Cumberland Evening Times from Cumberland, Maryland on January 7, 1949 · Page 1
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Cumberland Evening Times from Cumberland, Maryland · Page 1

Cumberland, Maryland
Issue Date:
Friday, January 7, 1949
Page 1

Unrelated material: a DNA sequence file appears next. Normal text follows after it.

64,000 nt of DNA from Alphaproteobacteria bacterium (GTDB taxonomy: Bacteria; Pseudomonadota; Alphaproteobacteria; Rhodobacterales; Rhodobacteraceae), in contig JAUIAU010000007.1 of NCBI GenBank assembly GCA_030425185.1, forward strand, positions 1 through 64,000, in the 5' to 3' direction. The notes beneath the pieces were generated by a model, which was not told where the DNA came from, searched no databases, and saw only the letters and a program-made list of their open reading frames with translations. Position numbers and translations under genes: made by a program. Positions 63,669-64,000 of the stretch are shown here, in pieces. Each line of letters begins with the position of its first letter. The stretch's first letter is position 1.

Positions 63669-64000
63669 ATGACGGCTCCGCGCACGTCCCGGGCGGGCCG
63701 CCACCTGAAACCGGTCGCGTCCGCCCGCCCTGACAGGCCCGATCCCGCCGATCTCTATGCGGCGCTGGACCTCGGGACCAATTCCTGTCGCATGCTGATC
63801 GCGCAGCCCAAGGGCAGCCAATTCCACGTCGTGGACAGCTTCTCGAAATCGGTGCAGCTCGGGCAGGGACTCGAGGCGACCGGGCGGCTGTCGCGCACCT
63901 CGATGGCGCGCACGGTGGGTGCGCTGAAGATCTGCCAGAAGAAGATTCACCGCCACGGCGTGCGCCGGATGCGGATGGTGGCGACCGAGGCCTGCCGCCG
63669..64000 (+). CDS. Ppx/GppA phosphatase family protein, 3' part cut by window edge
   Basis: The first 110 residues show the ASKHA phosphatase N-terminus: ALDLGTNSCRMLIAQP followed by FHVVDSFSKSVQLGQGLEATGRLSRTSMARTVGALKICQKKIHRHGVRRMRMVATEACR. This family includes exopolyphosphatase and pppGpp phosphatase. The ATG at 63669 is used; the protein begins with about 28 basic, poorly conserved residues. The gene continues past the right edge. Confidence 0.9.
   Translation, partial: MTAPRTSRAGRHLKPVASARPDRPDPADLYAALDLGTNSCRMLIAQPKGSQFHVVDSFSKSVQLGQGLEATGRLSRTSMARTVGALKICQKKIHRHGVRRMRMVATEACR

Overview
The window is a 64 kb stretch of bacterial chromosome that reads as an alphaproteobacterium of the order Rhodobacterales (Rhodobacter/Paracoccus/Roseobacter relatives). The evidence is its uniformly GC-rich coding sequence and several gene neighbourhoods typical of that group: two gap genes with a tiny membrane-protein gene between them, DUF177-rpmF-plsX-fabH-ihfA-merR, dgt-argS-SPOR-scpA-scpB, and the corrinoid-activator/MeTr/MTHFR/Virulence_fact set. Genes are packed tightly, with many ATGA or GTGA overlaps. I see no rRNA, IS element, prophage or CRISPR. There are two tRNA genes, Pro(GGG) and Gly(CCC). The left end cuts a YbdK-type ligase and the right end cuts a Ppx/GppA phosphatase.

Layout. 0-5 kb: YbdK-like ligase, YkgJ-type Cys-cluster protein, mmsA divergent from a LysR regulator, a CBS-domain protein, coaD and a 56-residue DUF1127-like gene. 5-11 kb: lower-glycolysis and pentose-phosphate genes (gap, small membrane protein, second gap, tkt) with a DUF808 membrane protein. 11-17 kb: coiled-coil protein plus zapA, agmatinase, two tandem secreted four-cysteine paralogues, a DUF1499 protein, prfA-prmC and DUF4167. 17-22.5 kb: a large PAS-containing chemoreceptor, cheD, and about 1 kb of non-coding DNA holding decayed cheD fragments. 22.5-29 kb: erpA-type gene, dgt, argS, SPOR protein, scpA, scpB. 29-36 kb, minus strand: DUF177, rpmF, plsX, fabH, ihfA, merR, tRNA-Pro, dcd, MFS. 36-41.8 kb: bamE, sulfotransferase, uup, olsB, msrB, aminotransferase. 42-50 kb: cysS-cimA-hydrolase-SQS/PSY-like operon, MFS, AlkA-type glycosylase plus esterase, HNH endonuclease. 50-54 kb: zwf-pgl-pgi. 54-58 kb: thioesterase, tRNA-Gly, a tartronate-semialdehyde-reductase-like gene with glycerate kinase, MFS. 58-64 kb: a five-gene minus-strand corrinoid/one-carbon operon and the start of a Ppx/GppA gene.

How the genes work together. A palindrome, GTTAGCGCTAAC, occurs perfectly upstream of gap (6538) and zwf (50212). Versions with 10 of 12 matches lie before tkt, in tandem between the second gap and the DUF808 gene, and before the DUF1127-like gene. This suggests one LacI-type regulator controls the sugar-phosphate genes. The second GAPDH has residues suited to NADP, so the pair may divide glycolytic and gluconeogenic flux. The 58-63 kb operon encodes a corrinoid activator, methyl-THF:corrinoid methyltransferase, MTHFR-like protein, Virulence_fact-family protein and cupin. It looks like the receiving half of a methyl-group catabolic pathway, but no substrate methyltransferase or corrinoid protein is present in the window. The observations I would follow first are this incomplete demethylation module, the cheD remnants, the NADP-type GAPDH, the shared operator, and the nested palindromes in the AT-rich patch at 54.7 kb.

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Tlie Weather -Cloudy-and mild tonight. Colder and windy tomorrow,' City Weather — Temperatures — Sign, 45; low, 34; noon, "50.',: '.". ' River—7:31 -feet. FINAL VOL. LXXX.—NO. 6 Ajjociotcd Frca Senict—AP Wircphoto .CUMBERLAND, MARYLAND, FRIDAY, JANUARY 7, 1949 International News Seme* 18 Pages 5 CENTS Egypt Agrees Tot Flies To Screen Test Alone Hopes For Final Peace Soar After Surprise Announcement . LAKE SUCCESS— (ff) —Egypt's-sudden agreement to enter armistice talks with'-Israel caught United Nations by surprise. It sent hopes for a permanent peace in the Holy Land sparing'. . The news was'received here as. the Security Council's seven-nation Palestine committee T» T-I- «T» • '55 was called Into a session KOV t Or JoOQie consider, the latest Palestine de* • • • •- velopments. ' ' . Today's.meeting was the first held since the Security Council wound up Its Paris meeting the last week In December. There was no advance indication of any proposals, to ,be laid before the committee. •Accused By Britain There was; a-possibility; however, that Britain might bring up charges that Israeli troops are holding a small fortified position inside Egyp- ;ian-territory. The: charges already have .been'made by.a British foreign -Office spokesman. 'TT. 'N.'vofficials expressed the belief that the shift in Egypt's position on armistice' negotiations was one of.-.the most hopeful developments In 'Palestine".since, .the .first cease- fire in.Palestine last May -29. Other Arab countries were expected to follow Egypt's lead. : .' •.. Up. to'yesterday Egypt had maintained, she.'would, never enter into direct-negotiations with the Israeli government on .anything, despite Security Council orders that" the Jews and:Arabs their differences. 1 ; Bunche Encouraged - Dr. Ralph-J. Bunche, acting. U. N. mediator, had this comment on the agreement by 'Egypt and Israel to begin armistice talks: • "I am greatly encouraged by. this development and earnestly hope that the negotiations contemplated | will lead to permanent peace in the! area. HOLLYWOOD—(fl>)—it's '.a ". boy for the Humphrey Bogarts. The baby, born last night, is.the first child for Screen Star Humphrey Bogart and his actress-wife, Lauren Bacall, above. He weighed six pounds, six ounces. Unions Spot Bed-Control American and British Leaders Move to Get . Out Of 'Feideratioir^. Under Domination By Moscow Clique . (9 a.m...EST)'.yesterdayjybut fighting con'tihuecTbecause.'of a-cbmmunica- ;fons:"'mlxup. .,-'. Bunche'^set,- :arnew deadline 'for- noon GMT .(7 am. EST) today. : ' ' The • full Security Council was :cheduled'to meet'at 3 pjn., (EST) today to: resume discussions on the Indonesian'question.'. Since the last Council meeting on this. issue, in Paris the Dutch have - completed ;heir. "police, action" Java, and Sumatra • and ordered a cease-fire By DeWITT MACKENZIE '. AP Foreign Affairs Analyst One of the most encouraging developments in the war against Communism is the project of U. S. and British trade union leaders to take Anglo-American organized labor out of the Moscow-dominated World Federation of Trade Unions. Union officials of both countries are beginning conferences in London next Week looking lo this far-rcachinir move. The project contemplates the criui- tion of-a-new. world organization, unless there is a housecleaning by the WFTU.with its membership of 70,000,000 in SO countries. ' The 'significance is this: Red- controlled trade'.unions in Europe nave provided Moscow with its most potent weapons In 'the revolution for the spread of Communism. Italy and France are examples' of countries which were brought close, to disaster by Bolshevist Influence over labor. Numerous lesser states have succumbed. ''• Naturally one of the first moves Moscow maltcs in starting- a campaign in a new country is to bore into tnide unions. The objective is always key executive positions through -which the Reds aim to control the orsani- . zation. Many of these fifth columnists arc trained in Russia, ' or receive intensive instruction from agents who have had their schooling In Moscow. The hook-up with the Cominfprm is complete. When the Communists take. control of a trade union that means it is getting orders from the Kremlin. Well, American and British labor have spotted the Reds seeking, to move in. They are seeing Red. (Continued on Page 7. Col. 4) Chinese Leaders Fleeing To U.S. As Reds Advance MANILA—(/f>>—The flight of Ch!- na'i intellectuals from the flood- tide of. Communism.became .more evident today. Pausing briefly' In - Manila • before continuing to the -"United States and Canada were enough educators to start -a university,, enough doctors to staff a hospital and a long list of 'dlslihguishliecl passengers. They were among.2.100 .evacuees crowded aboard the American President Linear General M.- O. Meigs_ , . . , A glance at the ship's roster of passengers showed,how deeply China's revolution has uprooted the educated section of Its population. ' There was. Dr..Franklin Ko, acting president of Nankai University in Pedping and former Chinese- delegate to the United Nations. He felt that anyone who 'had'anything'to do with the .moulding of, the. political thought of China would be among the first'to' 'suffer ' under Communist rule. He -left to preserve his Individual freedom. He said he felt that American „...- 1 I'nwMni; and Tsinghua " universities in Peiplng would close tiv uie end of this month. British Accuse Jews LONDON— (ff)— The British Foreign Office .charged today that an Israeli' force, has made a nejv In- :urslon-into Egypt near the 'border town of Rafa/ . A spokesman said the Jewish fprce __ was observed.'at a point three miles ' , Dcon >. c |, clon The British yesterday charged that the Israelis had.established a roadblock base:'flve miles inside Egypt.. 1; Gayle Reed,' five-year^old''."Atlanta, .Ga., giriv is .met" toy. Actress Ann Richards' as'she.-anived-in--Hollywood by plane-for a: screen test. Her mother became'.ill:'in.'.Chicago, so' Gayle flew on alone. She'll stay-as Miss Richards' home:. Head U. S. State Pepartment Truman Makes:Appointment After Marshall And Lovett Resignations Are Accepted President Due To Clarify His Policy On Reds j Diplomats Point To Uncertainty Abroad 'On American Course WASHINGTON— :(/?} —President Truman denied today, em- . pbatically and in detail, a published story that he is engaged in a fiffhVwithin'hls Cabinet to soften U. S. policy toward Russia..' By JOHN M. HIGHTOWER ' WASHINGTON —OT —Some top administration officials believe that President Truman' soon may have to clarify his personal -attitude toward Russia. They told that this is needed in-order to end speculation here and abroad on' the future course of American foreign policy. Diplomatic authorities are beginning to fear that European-nations allied with the United States in the cold war may entertain grave doubts about the future unless given -some, reassurance. .. Whether a clarification of the President's position may wait until his next foreign policy speech, later tliis month, or may be given informally at some earlier time is not yet indicated. Clarification Needed Some tilings that Mr. Truman has said and some things that have been written about him. have given rise to concern among many of his own Israel "and Egypt also 'agreed to a . close advisers chat his position may WASHINGTON (/P)—.Secretary of State Marshall and Under- | be obscured or misunderstood, and 'secretary Lovett. .resignedltoday. and President Truman named Dean ] therefore need redefinition. Victims Of $200,000 Gem.Robbery New .York, police today are investigating a' reported • burglorly of $200,000 in Jewelry last night from the aportraent-of.Mr..and.Mrs. ffliiort Ruegg, (above). Photo shows them dancing, at a supper party In .the Waldorf-Astoria Hotel. Mrs. Ruegg is the former Lisette Verea, European- actress. .-...''..-' cease-fire effective at ;2-p.m. GMT Achcsqn,' to, head :Jhej_State. Department. Ji:::Mr:'^^mianrannou^,c~e.dB;hei'a : ction;.at;a:riews conference;;,He;said:Jie E:"Webb7as-Pnderseeretary-of-Stater .. l rhV'ctiange7~lixVef:iectiv.erjan'.'20' when Mr. .Truman will,be .inaugurated' as. President for his new, term. i.The "President,- when announcing i Marshall's', resig- ' natipn^and.liis-ac-. ceptancey 1 betrayed •in his voice -the [affection -he 'lias always maintain- |c . 'for 'the World War II chief of staff.. • . . ' 'I' think General .' Marshall 'is t'h.e. outstanding man .of. that war ^period," he said. • Mr. Truman south of Rafa at noon, yesterday, Umphasteed that considerations of The spokesman, saying British | dcep regre!; ;, General Marshall's health prompted accept'the. resignation, and that lie: did so "reluctantly and with sources had "reported the incursion; to the Foreign Office, added. he could' give no details on the' strength of the force or when it crossed the border. There .was,- therefore, no indication whether an incursion had taken place-after Israel agreed to a (Continued on Page 7, Col. 2) Chiirch Worker SlainlnOliio ATHENS, Ohio — (/P) — Police sought a missing automobile today In their hunt for the .slayer of a middle-aged church. worker, whose beaten body was found in a cottage two miles, west of here. Sheriff• George.Batemnn said robbery was the motive for the beating of Miss Eleanor E. Gilford, 55, an Episcopal field.worker. He reported her' 1948 Chevrolet sedan was miss- Ing and that her purse also was gone. Miss Gifford's body was found In the .church-owned residence yesterday Coroner John H. Ellas said the woman had received 11 head wounds and probably died of blood clots near the.brain. She had not been attacked criminally, the coroner added. ' • • Miss GIfford, a field .worker for the Episcopal Church for. 13. years, lived alone in a one-floor cottage, known as "The Episcopal County House." Sheriff. Bateman said Miss Gif- • Marshall underwent a kidney, operation last month and is now at his home 'In 'Pinehurst, N. C., recuperating. His recovery 1ms . gone slowly and the announcement that the 68-year-old general would retire from the .Cabinet's". No. 1. post was not -unexpected,.' ' . • Lovett, • whom. General Marshall brought into the State Department, said in a letter'to Mr. Truman that he submitted his resignation ;"for personal reasons with which you .are familiar." Acheson is former Undersecretary 60P teaflers Warn Against . By D. HAROLD OLTVER, ' WASHINGTON'—(/P)—Republican campaign workers are far . from agreement . on . what the party should do io win future elections, but a big 'block of them unite on this general- theme: .Don't try to 'ape the New Deal. Don't be a ; "me too" party. • Rep. Hugh D. Scott. Jr., of Pennsylvania,' chairman of the Republican .'National Committee, -agrees. He promises there will' 1 be some changes made; that the "status quo will be disturbed.." . . ( How? That remains for future party conferences. The first powwow will -come January 2G-27 in Omaha. Neb:, when 'the- National Committee meets. It will decide whether to call • a party program meeting on . a . much larger scale later-In the year; ' Writes 180,000 Workers • Scott wrote 180,000 party .workers from national . corr.mitteemen and state chairman on down to precinct and ward door-bell ringers asking: 1—"What must we do to correct Our errors?" 2—"If you can help us out with of State to whom President Truman:$5 or $10 or $100 or $500—won't you became devoted,'during their Ire-jdo it today?" quent White House conferences. He i (Continued on Page 7, Col. :) Is presently practicing law In New. '• — • York and Washington. He is 55. • : r nm _ c Throughout -World War II l 1C |.l nmes served as Assistant. Secretary afj ANNAPOLIS — i7P)^—_EugK'.e^H. State under Cordell -Hull. He be- "" '"' come Undersecretary August 27, 1945 and held this, post until his resignation was accepted with 1 "great re- James, 31-year-old . Negro Imndy- Police Probing $200,000 Theft The latest of these incidents is an article published in Life Magazine today by Jay Franklin, newspaper columnist and one of the writers who helped prepare Mr. Truman's NEW yoRK—(fl 5 )—Theft of Jew- campaign speeches last fall.' e ; rv valued by-the.owner at $200,000 Franklin said that the President i was'reported to police last night, is now making a fight in his own i Erhart Ruegg, a textile marmfac- cabinet ' to modify the "tough" American foreign policy toward Russia'and.adopt a softer approach. Franklin,. implied .thafonrthc other side of the fight are Undersecretary of State Lovett and Secretary of Defense Forrestal, whom Franklin linked • to this country's oil land munitions interests. These interests, turer, said lie discovered the jewels missing.irom a bedroom closet.when, lie" returned'h'ome from a night club with his wife. •Ruegg said the jewels were almost all insured. .' " The Rueggs had been- aibsent for three hours from their. luxurious, apartment. he said, -have -a "vested interest", in: A handbag containing $1,000 in- continuing the cold wav. Says Group Blasted Franklin further recalled icash was found'untouched on the that! I shelf l«ct- 1 of the closet, which they had left locked. following the election lie interpreted I Mr. Truman's victory, in a newspaper column, as blasting the foundation of "the whole Byrnes-Marshall-Forrestal -program." The .column also asked "will the Politburo and the Stalin dictatorship recognize this shift or will they, conclude their own gct-tougri-with-Amerlca policy is. winning?" At a subsequent news conference Mr. Truman said this column was ."typical, columnist's comment." Franklin interpreted tills In his Life article as. a brush-oS of .questioners (Continued on Page 7,.Col. 7) Policeman Kills Two, Shoots Self KINGSTON,- Jamaica — (/P) — A brooding policeman killed two superior officers and critically, wounded tbree others and, himself yesterday at Spanish Town, 15 miles west of here. The yunplay lasted seven minutes in the police station before the I berserk constable, named Morgrace, Baltimore girl. gm"7y S p a Snt Cm fjuI/V A= William H. Murphy and Hot gun on himself. He is expected giet Dy .rrcsicent, iruinati ouiy *••, -b™,,^ fn»n 't.iif. ™*,. for to recover.. • Peace Appeals From Chinese Cities Spread NANKING- — l.fP) — The Nanking Evening News reported today the government will issue a second "peace statement" in an effort to clear up the stalemate produced by Chiang Kai-Shek's New Year's message. ; . ; Government Spokesman Slien | Chang-Kuan said he knew of no 'such plans, but other sources said they considered .it "quite probable" some official. utterance will follow the apparent Communist rejection of' Chiang's offer to discuss terms lor peace. As the peace issue flared all over Nationalist China with business men clamoring; for cease lire orders, informed sources in Nanking- said a force'of 150,000 government troops surrounded southwest of Sucliow was 'melting away under Red attacks. Surrender Forecast The forces, of Gen. Tu Li-Ming •1947. (Continued -on Page 7, Col. 3) Lily Pons, Husband Want Chicago Conductor Ousted NEW YORK—(/P)—Lily Pons and her' • conductor - husband, Andrew Kostelanetz, ' said today they had told the', Chicago Symphony Orchestra-they would not appear v.'ith the ensemble if. It presisted in 'engaging Wilhelm. Furtwaengler 'as principal i Charles Houston filed the cose for i to recover.^ : James in Maryland's Court of Ap-! Other -(peals. said the man department: ford's absence from a Communion I conductor. service at the Athens Church, which she usually attended, caused. Rev. Sydney, J. Browne, pastor of the church, tO'.go' to her home'yester- day. When Mr. Browne-nbticed Miss Gifford's auto'was gone, he became alarmed and called the sheriff's office. , ' , Miss Pons, Metropolitan soprano, said their objections vere based on Furtwaengle's-record, 'in World War II during which he remained 1 In Germany and conducted leading musical organizations there. Some of the performances were attended by A'dolph Hitler and his aides. Director Of A-Bomb Tests Chosen Defense Group Head By ELTON C. FAY .legists with that of the scientists WASHINGTON—(#>)—The defense 'who create the weapons, "will be establishment today chose the Army responsible for .the • careful evalu- g'eneral who' commanded the Eni- atlon of all present or projected wetnk • A-bomb tests to direct its systems of attack and '.defense,' said Forrestal. ' This obviously involves such matters as determining whether, under a given situation in a war, an attack on an enemy target could be conducted better.'-by the Air Force's strategic bombing fleet, planes launched'from carriers,or a combination of the two. ' , In light of this, it was significant -that Forrestal turned to a "neutral " agency, the Army, for a director of the group. Designation of ' either an Air or Navy, officer would have aggravated the argument between- those two services. wetok 'A-bomb tests program for deciding what weapons and •' systems of weapons would win a future war, The appointment of Lt. Gen. John E Hull, present commander of Army forces in the Pacific, to 1 .be director of the weapons system evaluation group was. announced by Defense Secretary Forrestal. ' Later, said . Forrestal, a civilian research director will be named to be. the chief scientific officer of the group. It is -made up of both military and civilian experts. The group, Intended to synchronize the thinking of military stra- Court attaches said the appeal i charges brought against him. He would not be heard -until March,'reloaded jus revolver twice during unless advanced on the docket: ; the gunplay. "Assignment: America (Rcc. Q. S. Pttt. Oil.) Too Much White Meat On Turkey Stirs Ire Of Drums tick Fancier lly INEZ ROHK NEW YORK, - (INS) Science lias been working on the .wrong end.of the Turkey. . • As a second Joint and drum.stick fancier, I look with jaundiced eye upon this new, deep bosomed version of the great .American bird, All It wants bigger and better drum sticks, larger- and juicier 'second joints. Yet .'while science has been pouring, the white meat on the wish bone it has done nothing- for what Gran- 'ma used to call "The Trotters," The white meat and no potatoes. ', forcastle' of the new Jane Russell This festive fowl, before science i model has gotten entirely out of started its machinations, was a well- balanced 'blessing, .with a piece of dark meat for every light slab on the platter. . But the birds at our house in recent months have resemKcd a cross between a Pouter -Pigeon and a Wagnerian Soprano taking a 1 deep breath'before assaulting "The Ring Cycle." Now' a turkey is a delicious dish for. the first four or five days, but a proportion to the drum sticks and the second joints. ' in the past few years, the real- half of the turkey has - becom-s a puny thing compared with the Facade. In fact, Uncle Horace thought the drum sticks of the Christmas Turkey looked definitely bowed, as had been carrying around too much weight or riding horse back, (and Uncle Horace says he will give up Martinis the day he sees a tur- forthnlght of white meat. getr' key riding the range.) ting drier-and more tasteless by ttej Be that as it. may, it is obvious da y , . . is this woman's definition that science is well on.the way to „?,.„„ mnr.i-1 nf v rrnnri'thinr-.. ' •! producing a barnyard monstrosity with a prow like the battleship Missouri. It is only, a matter of time until this top-heavy turkey is walking on its- feet and face, and until the nation is so tired of all that left-over white-meat in the refrigerator that (Continued on Page 7, Col. :) of too mucli of a good Our New Year's bird, on which we se-em doomed to cliomp for several more weeks, arrived with a frontispiece so imposing it would have yielded sirloin steaks to shame a Black Angus. ' But ^who wants sirloins off a turkey? Not the family I'm feeding! Fight Is Seen . ~ - •• • . • . OverMoyes-To KillT-HLaw / Senator Ives Attacks ,'•'•"-' Thoma's Billy'But CIO Counsel Sees Victory By MAX HALL WASHINGTON— (/F) — A prompt clashing of-views today greeted a bill by. Senator Elbert. Thomas (D- Utah) to shatter.the Toft-Hartley Labor Law and- restore the original Wagner Act. .'Senator Ives OR-NY) criticized the bill. He said'in an Interview that if-it reaches the Senate floor, many Taft-Hartley features,will be added in the'form, of amendments: ' • Ives- favors -removing the Taft- Hartley ' Law in its present form but. ..also -favors - the simultaneous passage of. a new -Jaw keeping some Taft f Hartley provisions. 1 ' Some Democrat leaders In Congress agree with this'approach. Confident Of Passage ' On' the" Other hand,'' Arthur Goldberg,, general 'counsel' of the CIO, told a- reporter:-, . . "We feel .confident' the Thomas .Bill will--.pass. Our.'survey of Congress shows It can'be enacted speedily. It is a practical approach. It is what the. people voted, for."' Several other'bills to repeal the Taft-Hartley Act .have been introduced this week, but Thomas's was the most .important because he is chairman; of the Senate Labor Committee. (Continued on Pago 7. Col,.2) Hilp-Volcano Spouting Lava were reported dwindling so rapidly HJ X,O- Hawaii—{/P)—Lava tumbl- hfit surrender of the entire group j erupting Mauna Loa'i that surrender of the entire groupj jng to Chen Yi's Red troops was ex-1 steep "banks wa j accelerating, today, pected by the week end: Chen be-. Thc ^ig volcano erupted violently gan- attacks yesterday. , latc . ye5t erdny. ' : The Evening News said the ex-' . The fl cry f -OW| pouring from the pected peace statement would '"-'snow-capped mountain, was moving dicate whether Chiang would re- - • • ..... .-^—^-j- .... u. sign, whether the government would ask for United Nations support or TJ. N. .or Big Four mediation, or whether a peace emissary will be sent to the Bed capital in Yenan. here from fighting was continuing around the city's defense perimeter with indications the Communists planned to take the industrial center by assault If necessary.' ' -. Spencer Moosa, Associated press correspondent in Pelping, reported (Continued''on Page 7, Col. ,f) R'cports reaching- Tientsin said heavy In three streams estimated' to' be 12 to-15 .miles long down 1 the western slope. . . ' . If it maintains' its present pace and direction, said Air .Force Captain Orval D. Ceilings of Los'.Angeles, it will reach-the western coast of bi(? island of' Hawaii slightly north of the town of Keokea sometime during the day. Callings, who flew over the crater with Air Force Col. P. M. R.a.jmus- sen of Boston,- snid the lava How across the , brilliantly white snow blanket was "a -beautiful spectacle." (Continued on Page 7, Col: 6) 20 Fugitives Take Airliner, Flee Red,Terror In Hungary By DONALD DO'ANE MUNICH, Germany—(/P)—Twenty Hungarians who pirated an .airliner to .flee "from Communism" tell ' a story, of police terror and political persecution in their homeland. "The Hungarian 1 people live in constant fear," Laszlo Nagy..textile wholesale dealer from Budapest, who fled with his pretty bride, said- yesterday in an interview. "Everybody is afraid, of everybody else,'.'. Nagy said. "Even a son fears' his father and the father fears his son." The -fugitives said many of them had abandoned tlieir jobs, fortunes and families to ..escape. The group boarded-a Hungarian- Soviet airlines plane, ostensibly for a routine 'journey from Pecs in southern Hungary to Budapest. Once aloft they seized' the plane at gun"point, they said, and flew it to American occupied Germany. There'were 25 persons aboard the plane -which; landed- here Tuesday night. Five "who' were .not in the escape' plot, are trying to return, to Hungary. Those willing to talk said the same thing: That businesses are being confiscated by the state, and individual liberties . are suppressed by police. Even the workers are suffering, they said,'and the church' is being persecuted. . Nagy. said the people regard Jose; Cardinal Mindszenty, recently arrested' Hungarian primate, as • 2 martyr.. (Continued on Page 7, Col. 2) NewProductid^? And Job Record Seen This Yeap President Predicts :.?;j;"" Inflation Halted, ':.. ~~ Era Of Prosperity : ''^; By STERLING F. GREEN " <• WASHINGTON— OP)—President.. Truman today 'forecast new job-and . production records, in 1949'. :. .'..'.7..'. He acclaimed the halt of the long. price rise as. the. welcome, .signal of- an approaching "stable" prosperity, not of an oncoming, depression.', His 'annual economic-'report told. Congress that'the ."Fair Deal"'.prp-'.;. gram he. laid before, it. .Wednesday is. a: two-edged weapon" of. government—that- it is ,".anti-depressionr.. as well as anti-inflation.' ••'.'...!''"T'. . .. Fixes National Goals Mr. Truman, fixed-these national' goals: for. the .year: Another -million- man increase."in employmenC"to"fl.: yearly average of. 60.0QO,000 civilians- at work; and another, three to'.Iour.,' per cent.boost in production;-" •---.-' - Production .last year was:reported;, in the dollar value of aU goods and- services poured out, at the historic', high of $252,700,000,000.- But-the- gain which .Mr. Truman wants'-fsTfi':. . terms' of actual goods and services,' with the dollar inflation squeezed out. • : - ' . ' -.---*-The . President's report . showed; that personal income In 1348 'was". $211,000,000,000.. He said consumer income rose about -in- proportion! to the climb In consumer'prices." ;,.'.'.^T But, he declared that profits", art: • swollen to" "excess" and that '."dan^ gerous- inflationary forces" still im- . peril the economy. Backing iip-.-iila; eight-point. .request •• for . cbntfbl legislation, he told .the Democratic Congress in a report that went-first' to the House: ' .''.•-.' ~'~i™, Says Brakes Neoded ... . .„.:. • "We need., to....have available^* range .of governmental .measures which can be -applied. as- a; brake or as accelerator -according 'to"the need."''"'-'..-' ".',•-''• '•.- • • '•','His .proposed- $4,000,000,,ia- crease, 'to' be drawn"-mainly;; from corporation' • earnings, ' can- ; be'-' applied "without' unduly ' interfering ' with prospects ' for continued"."business expansion,'-' Mr. Truman-said. The report was notably more.cbnV dilatory, toward business" than- th« State of the .Union message 'which,.. • 48 hours earlier, 1 stressed the Inflationary hazard and'failed even to mention the price, declines of recent • months.- .Today's, message -had this reassurance: . • • t ' • 1. "It is possible that we'mayjsbt. ill fact, be forced: to use such controls" as the standby: price,-"waje and- allocation 1 powers he wants; on the law books,. . ' ' ..•.'-. 2. The tax policy ''should be. flexible and should-be promptly adjusted to the changing needs of business and consumers"—an implied promise . to. • lower rates again if '^recession hits. • • . . . .- -M.'. " CcIIinin To Be Selective 373. Price ceilings,' if they.- afe^'ln- • voked on key materirJs, will" be_~sc- lectlvc and not the "general or.over- . all price .control of the wartime variety." Any legislation shoulA'ci- courage 'voluntary price cuts before ceilings are clamped' on. 4. Private enterprise i£ the Tuition's prime reliance "for'economic results," .aided .by a "vigorous' government and - the mutual, respect and trust that we' all hold for-one another. ' ' - .'-. The President demanded.' rent con trol extension "for at least two years." Today'.s legislative recommendations ' followed Jn the main Ills Wednesday program, with this additional tax proposal: ' • . Some new excise taxes "may be desirable," along with the rise In.. corporation, gift and estate .levies and the possible boosts in middle and "upper bracket income taxes. But the oleomargarine tax'and'som*. others "should'be repealed."..._:.;' • Mr. Truman,also asked extension of the law under which steel~"and • other scarce materials ; are.allocated , (Continued on Page 7, Col.'j) Husband's Report": In Wife Slaying • Termed 'Fiction?-— LORAIN, O—(fl 3 )—Sam .Cimesa, 51, reported two masked gunmen killed 3ils ' "wife, Katie,. 41," and. wounded him Wednesday morning; but police said'today -he -would..b«. charged with the shooting: «••'•;-••- . Detective Lt: Vernon Smitiu'sald a warrant.charging- Clmesa, »-steeI- worker, with the shooting \vduld"b"e held, in .abeyance pending. Clmesa 1 * recovery from a. critical chest' wound. . • ' ' . • • •".I.".""' Cimesa lapsed- into a coma-at-St. ... Joseph's Hospital yesterday _ "and could-not be questioned further on his story that two masked' came in a side door; of his house Wednesday morning,- asked nim'.for ' his money, and then fired TWO bul- • lets.Into his wife's head and-three into him. " • • ••••-• Smith, said a 38 caliber; matic from, which the shots -wer* fired was.found in a bureau drawer. Smith quoted Clmesa as saying-the Tunmen took the weapon from','tat drawer, used it to fire the-snott, hen put it back.. . "'.'""?..." Mrs. Cimesa was found dead-near v Christmas tree in the 1 living room ind Cimesa lay.-wounded on--'» :ouch nearby when their daughter, .•eturned from work Wednesday, afternoon. ";"'.''